Stores are selling them, mothers-in-law are sewing them, and most people (thankfully) across Canada are wearing them. Fabrics vary: cotton is popular, though targeted advertisements are now hawking the new and ostensibly more breathable linen kind. The panoply of patterns, colours, and insignia denoting brand loyalty marries our needs (protection) to our wants (consumption). Enter our era’s boldest fashion statement: the face mask.
If the essence of beauty is variety, then we might suppose that the essence of morality is simplicity. So it’s no surprise that the elegantly unpretentious and disposable face mask is one of the most popular products of the day.
And, indeed, the disposable variety has great appeal. It’s always clean, until it’s not, and then you simply throw it away. It’s readily available, too. At Canadian Tire, you pay about $30 for a fifty-pack of the three-ply sort (reminiscent of that other three-ply COVID commodity). The purchase itself offers a little dopamine hit as you tap your card: This purchase feels good. . . . I can buy my safety. . . . I can display my virtue! And it does and should feel good to remind ourselves that we are showing solidarity and concern for the well-being of others. But there’s something else happening here: the mask sings out to our “deepest consumeristic impulses,” as Samanth Subramanian has pointed out in the Guardian. “In the absence of a drug or a vaccine, the mask is the only material protection we can buy.”
Dr. Schnabel’s plague mask, with its aromatics and avian beak, may have had more going for it aesthetically, but modern history is more relevant here than medieval. During the 1918–19 flu pandemic, the wearing of masks was enforceable by law in places, but, of course, there were anti-maskers then too. Even when diligently donned, masks didn’t always stop H1N1. T. S. Eliot and his first wife, Vivienne, caught the virus in December 1918. Capturing something of those ailing times, the poet wrote of an “unreal city”: “Under the brown fog of a winter dawn, / A crowd flowed over London Bridge, so many, / I had not thought death had undone so many.”
Eliot’s imagery reveals something about how face masks can screen us from a parlous reality: the threat seems distant, unreal, foggy (especially for the bespectacled among us). Has our sense of time’s passing been blurred along with our glasses? It’s strange to think that it’s been almost two decades since the SARS outbreak of 2002–03, when people once again began wearing medical masks outside of hospitals — as they had in 1918. Even though SARS was declared contained on July 5, 2003, people in East Asia, especially China, Taiwan, and Japan, continued to cover their noses and mouths — now as a form of courtesy to others and as a shield from air pollution.
Yes, we filter out the germs, and so too the particulate matter that’s released by heavy industry and fossil fuels (our latter-day “brown fog”). But consider this: the carbon that pollutes the air also provides the synthetic polymer fabric for the disposable filtration systems we sport. Remember how the tobacco industry once funded lung cancer research? The dramatic irony is tortuous: Are we the characters in the play, or the audience, or both?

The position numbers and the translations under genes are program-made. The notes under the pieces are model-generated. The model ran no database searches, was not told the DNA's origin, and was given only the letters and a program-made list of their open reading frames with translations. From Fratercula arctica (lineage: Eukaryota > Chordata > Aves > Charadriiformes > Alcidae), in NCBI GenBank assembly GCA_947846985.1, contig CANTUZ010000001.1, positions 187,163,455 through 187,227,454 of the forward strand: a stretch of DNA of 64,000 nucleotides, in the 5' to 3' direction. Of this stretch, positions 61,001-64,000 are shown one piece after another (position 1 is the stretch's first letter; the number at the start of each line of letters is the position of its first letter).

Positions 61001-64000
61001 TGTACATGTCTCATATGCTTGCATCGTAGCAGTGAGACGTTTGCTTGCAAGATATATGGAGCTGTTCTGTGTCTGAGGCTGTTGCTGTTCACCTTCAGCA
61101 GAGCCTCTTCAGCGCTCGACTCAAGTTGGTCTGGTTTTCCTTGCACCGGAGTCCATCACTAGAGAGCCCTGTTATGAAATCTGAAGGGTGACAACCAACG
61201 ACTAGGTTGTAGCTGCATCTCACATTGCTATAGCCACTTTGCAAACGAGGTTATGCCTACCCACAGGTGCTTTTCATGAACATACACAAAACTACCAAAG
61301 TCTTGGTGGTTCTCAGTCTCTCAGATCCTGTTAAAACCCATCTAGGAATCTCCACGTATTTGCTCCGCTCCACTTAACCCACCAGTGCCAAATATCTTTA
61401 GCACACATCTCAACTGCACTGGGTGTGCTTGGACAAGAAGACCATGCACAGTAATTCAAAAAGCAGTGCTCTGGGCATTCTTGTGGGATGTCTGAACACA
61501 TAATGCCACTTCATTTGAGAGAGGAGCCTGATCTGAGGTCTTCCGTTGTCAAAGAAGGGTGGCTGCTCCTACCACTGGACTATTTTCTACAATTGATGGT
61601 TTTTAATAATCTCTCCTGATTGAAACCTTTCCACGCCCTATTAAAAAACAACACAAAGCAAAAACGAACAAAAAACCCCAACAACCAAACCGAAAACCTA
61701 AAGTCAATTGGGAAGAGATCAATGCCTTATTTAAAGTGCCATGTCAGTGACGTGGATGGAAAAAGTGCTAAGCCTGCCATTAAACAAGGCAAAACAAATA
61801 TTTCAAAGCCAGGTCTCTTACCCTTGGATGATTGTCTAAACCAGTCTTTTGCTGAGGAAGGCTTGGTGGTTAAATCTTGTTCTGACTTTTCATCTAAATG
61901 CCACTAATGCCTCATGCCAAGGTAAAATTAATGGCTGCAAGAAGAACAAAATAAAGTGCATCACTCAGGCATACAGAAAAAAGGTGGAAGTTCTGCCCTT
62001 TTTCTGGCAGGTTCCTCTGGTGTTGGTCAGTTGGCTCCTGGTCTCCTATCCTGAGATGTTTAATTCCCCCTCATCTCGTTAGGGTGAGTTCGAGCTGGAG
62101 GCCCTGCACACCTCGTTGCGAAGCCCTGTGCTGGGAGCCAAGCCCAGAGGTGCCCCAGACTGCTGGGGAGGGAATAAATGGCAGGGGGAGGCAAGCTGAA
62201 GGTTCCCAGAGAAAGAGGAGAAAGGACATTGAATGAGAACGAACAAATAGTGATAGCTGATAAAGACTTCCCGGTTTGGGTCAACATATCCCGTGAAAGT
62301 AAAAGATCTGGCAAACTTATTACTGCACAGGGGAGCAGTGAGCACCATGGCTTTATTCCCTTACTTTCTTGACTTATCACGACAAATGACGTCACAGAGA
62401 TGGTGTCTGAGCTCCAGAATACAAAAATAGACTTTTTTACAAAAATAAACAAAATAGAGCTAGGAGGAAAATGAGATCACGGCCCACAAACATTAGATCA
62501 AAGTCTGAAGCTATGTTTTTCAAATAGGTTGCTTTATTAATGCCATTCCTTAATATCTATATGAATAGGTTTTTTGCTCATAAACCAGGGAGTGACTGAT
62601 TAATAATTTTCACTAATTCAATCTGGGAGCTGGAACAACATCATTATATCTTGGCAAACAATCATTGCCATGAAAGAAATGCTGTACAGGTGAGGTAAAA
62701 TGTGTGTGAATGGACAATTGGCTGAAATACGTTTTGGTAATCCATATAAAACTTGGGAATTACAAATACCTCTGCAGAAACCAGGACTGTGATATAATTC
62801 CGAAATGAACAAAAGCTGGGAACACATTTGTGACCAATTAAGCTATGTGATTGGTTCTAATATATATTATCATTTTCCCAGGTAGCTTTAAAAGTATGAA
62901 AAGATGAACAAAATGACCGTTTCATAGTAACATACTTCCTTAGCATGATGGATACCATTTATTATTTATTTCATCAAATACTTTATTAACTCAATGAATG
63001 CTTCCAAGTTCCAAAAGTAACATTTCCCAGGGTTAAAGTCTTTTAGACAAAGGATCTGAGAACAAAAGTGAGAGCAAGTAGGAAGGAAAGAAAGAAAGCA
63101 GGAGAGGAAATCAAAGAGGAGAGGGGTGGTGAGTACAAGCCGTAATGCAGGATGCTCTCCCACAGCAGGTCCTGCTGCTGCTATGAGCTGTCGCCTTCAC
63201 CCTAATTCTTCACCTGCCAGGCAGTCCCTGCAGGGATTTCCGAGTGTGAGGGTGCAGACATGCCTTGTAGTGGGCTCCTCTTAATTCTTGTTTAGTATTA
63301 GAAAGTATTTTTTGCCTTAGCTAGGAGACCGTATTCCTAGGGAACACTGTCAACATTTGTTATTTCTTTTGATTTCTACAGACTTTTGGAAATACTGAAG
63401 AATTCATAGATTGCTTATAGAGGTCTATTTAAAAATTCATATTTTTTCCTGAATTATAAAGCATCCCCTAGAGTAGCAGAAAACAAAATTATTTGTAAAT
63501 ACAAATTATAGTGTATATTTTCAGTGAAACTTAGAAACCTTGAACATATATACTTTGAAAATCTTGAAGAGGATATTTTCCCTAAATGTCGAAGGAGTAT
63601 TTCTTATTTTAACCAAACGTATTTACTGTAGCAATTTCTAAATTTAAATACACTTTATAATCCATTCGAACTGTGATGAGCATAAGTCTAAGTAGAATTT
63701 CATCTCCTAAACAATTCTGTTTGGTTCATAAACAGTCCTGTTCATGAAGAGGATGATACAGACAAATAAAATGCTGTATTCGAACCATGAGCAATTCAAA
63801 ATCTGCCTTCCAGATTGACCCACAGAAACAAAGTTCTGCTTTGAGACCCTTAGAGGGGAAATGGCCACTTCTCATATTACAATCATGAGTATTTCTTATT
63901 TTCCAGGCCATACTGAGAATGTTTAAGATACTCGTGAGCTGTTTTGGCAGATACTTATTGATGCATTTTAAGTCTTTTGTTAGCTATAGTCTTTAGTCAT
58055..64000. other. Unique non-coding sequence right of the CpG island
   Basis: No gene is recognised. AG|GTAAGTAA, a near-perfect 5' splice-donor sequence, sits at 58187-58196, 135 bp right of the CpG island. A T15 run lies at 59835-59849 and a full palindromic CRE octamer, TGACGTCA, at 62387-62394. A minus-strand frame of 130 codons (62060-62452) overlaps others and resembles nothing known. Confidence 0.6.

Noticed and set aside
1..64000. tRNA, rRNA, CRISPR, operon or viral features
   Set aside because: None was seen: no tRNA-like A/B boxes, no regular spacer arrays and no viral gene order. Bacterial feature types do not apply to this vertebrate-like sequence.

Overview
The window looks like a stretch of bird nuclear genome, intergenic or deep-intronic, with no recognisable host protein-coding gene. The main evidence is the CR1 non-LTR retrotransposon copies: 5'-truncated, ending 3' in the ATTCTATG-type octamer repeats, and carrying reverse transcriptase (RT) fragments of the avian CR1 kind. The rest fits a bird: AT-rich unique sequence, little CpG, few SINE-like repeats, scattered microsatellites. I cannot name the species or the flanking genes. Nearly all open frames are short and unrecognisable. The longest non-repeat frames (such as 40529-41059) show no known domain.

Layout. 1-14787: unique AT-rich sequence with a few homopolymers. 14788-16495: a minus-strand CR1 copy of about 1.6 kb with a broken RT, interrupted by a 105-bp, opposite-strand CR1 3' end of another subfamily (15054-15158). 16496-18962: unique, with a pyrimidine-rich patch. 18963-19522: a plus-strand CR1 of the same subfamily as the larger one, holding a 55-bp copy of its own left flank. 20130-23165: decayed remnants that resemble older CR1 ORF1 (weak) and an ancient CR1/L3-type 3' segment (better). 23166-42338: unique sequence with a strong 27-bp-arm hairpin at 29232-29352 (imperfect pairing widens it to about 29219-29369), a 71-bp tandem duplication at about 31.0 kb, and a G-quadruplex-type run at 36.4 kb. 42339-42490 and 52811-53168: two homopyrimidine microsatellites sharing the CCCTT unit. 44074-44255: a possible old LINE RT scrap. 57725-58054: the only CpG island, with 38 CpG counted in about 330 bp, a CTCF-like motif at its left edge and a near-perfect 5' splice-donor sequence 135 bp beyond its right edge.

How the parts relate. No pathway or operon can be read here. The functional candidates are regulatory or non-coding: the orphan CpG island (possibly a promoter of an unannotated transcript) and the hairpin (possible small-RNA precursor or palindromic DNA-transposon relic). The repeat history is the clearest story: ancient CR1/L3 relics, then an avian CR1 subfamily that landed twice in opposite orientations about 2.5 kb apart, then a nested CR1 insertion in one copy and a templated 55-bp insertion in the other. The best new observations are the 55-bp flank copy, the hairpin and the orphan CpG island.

China produces most of the world’s protective face masks. Recent videos bring to mind the optical rhythms of Weimar cinema: the undulation of comforting blue being lifted, lowered, stamped, steamed, sewn, packaged. In Rizhao, which has been in the game since 1993, the process is masterfully streamlined: The synthetic material is brought in. The non-woven material is ultrasonically welded together. The ear loops are affixed. And, along the way, everything is machine-checked before being double-checked by human hands. Each little veil is slipped into a plastic sleeve and kissed with a seal before being placed into a box for shipment.
The process is not dissimilar in Warren, Michigan, where GM has converted one of its facilities to spit out masks. Factory-line workers labour in ten-hour shifts to produce the much-needed item. Their bosses, understandably, have had to increase production. Much of the work is automated, yet human labour still plays a role. Last March and April, they couldn’t meet demand. We were shocked in July, when a flurry of reports told of China’s exploitation of Uighur workers — including those making our masks. But the long shifts closer to home in Warren aren’t exactly appealing either.
The trip from Warren or Rizhao to Leduc or Nain is a long and costly one. The endless tolls are welded into our “disposable” protection — the price of capitalism running our machines and slicing through our waters and skies. Sleek industry is a co-creator of COVID‑19; when we pull on the mask, we inadvertently put our mistakes and their consequences on full display. As a fashion statement in a consumer society, the mask is hollow. As a symbol and a warning, it is a powerful recapitulation of the exploitation of resources and labour.
Sometimes a mask’s short life is cut even shorter. An ear loop breaks. Or maybe it simply gets left behind, as we shuffle our mittens and scarves and toques. It flutters to the ground or the gutter, gets caught in the brush, or blows away. For a while, we can’t follow its journey. But it will surely end with the rest of our waste and broken belongings — as detritus, from which we’ll need to protect ourselves in the future.
Marlo Alexandra Burks is an assistant editor with the magazine.